Acoma Pueblo, NM 1904
The second group of settlers was led by Onate. They moved towards the San Juan Pueblo in northern New Mexico. A little place not that far from this pueblo was called “Ohke” and Onate chose this place as the first Spanish settlement in New Mexico. The Spanish settle in and Onate began touring the surrounding Pueblos, collecting ore samples along the way, of course. Afterall, the Spanish were most interested in gold and silver more than anything else. Meanwhile the Zaldivar brothers reached Ohke about a month later with the rest of the settlers and within weeks the Spanish built a church at this site in honor of San Juan Bautista. Continue Reading
Evolution has worked to improve the genetic foundations of our health for millions of years now but new research suggests that things may be reversing and that might spell bad news for modern humans in the modern world. The study was conducted by the Georgia Institute of Technology recently.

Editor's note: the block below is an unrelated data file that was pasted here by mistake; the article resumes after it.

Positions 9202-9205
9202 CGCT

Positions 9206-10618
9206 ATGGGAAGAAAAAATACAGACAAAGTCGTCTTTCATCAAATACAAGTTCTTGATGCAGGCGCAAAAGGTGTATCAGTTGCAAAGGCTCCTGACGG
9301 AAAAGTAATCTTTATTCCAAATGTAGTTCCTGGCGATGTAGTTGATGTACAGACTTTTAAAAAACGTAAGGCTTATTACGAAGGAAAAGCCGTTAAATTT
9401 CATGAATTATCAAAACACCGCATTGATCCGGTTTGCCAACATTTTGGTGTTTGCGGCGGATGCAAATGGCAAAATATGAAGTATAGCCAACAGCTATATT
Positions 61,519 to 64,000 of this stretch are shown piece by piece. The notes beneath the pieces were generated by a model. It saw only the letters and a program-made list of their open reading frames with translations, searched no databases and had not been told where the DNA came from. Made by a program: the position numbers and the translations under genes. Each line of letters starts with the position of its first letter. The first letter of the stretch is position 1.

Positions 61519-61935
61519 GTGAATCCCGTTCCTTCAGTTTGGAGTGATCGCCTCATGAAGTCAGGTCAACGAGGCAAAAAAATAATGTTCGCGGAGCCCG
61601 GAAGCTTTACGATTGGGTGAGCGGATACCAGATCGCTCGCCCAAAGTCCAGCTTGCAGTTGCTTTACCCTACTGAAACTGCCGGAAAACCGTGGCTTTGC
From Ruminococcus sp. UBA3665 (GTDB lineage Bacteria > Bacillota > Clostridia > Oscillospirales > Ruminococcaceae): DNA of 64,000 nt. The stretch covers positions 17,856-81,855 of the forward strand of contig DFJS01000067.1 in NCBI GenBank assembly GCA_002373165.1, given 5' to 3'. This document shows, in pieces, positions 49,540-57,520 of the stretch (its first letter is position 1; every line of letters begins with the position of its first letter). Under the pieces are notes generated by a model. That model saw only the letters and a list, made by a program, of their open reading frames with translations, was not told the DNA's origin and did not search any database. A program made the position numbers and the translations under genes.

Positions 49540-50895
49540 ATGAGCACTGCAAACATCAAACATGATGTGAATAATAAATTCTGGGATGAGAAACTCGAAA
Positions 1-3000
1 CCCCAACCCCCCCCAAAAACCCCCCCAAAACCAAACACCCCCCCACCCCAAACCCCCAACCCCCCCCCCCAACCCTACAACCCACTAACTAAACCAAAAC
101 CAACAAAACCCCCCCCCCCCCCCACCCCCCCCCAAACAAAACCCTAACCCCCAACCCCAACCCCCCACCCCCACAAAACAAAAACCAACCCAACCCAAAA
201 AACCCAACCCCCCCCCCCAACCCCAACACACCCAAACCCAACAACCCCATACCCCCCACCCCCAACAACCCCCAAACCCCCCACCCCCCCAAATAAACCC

Human evolution has worked to weed out genetic variants that are associated with diseases and it’s worked to promote variants that protect us against certain diseases according to this new study which was a comparative genetics study. However, for some odd reason over the past 500 to 1000 years it appears things have reversed. For example, the study has concluded that cardiovascular problems were much more common in our ancient human ancestors than they are today. What this means is that some diseases may be on the rise in modern humans and especially in terms of mental health.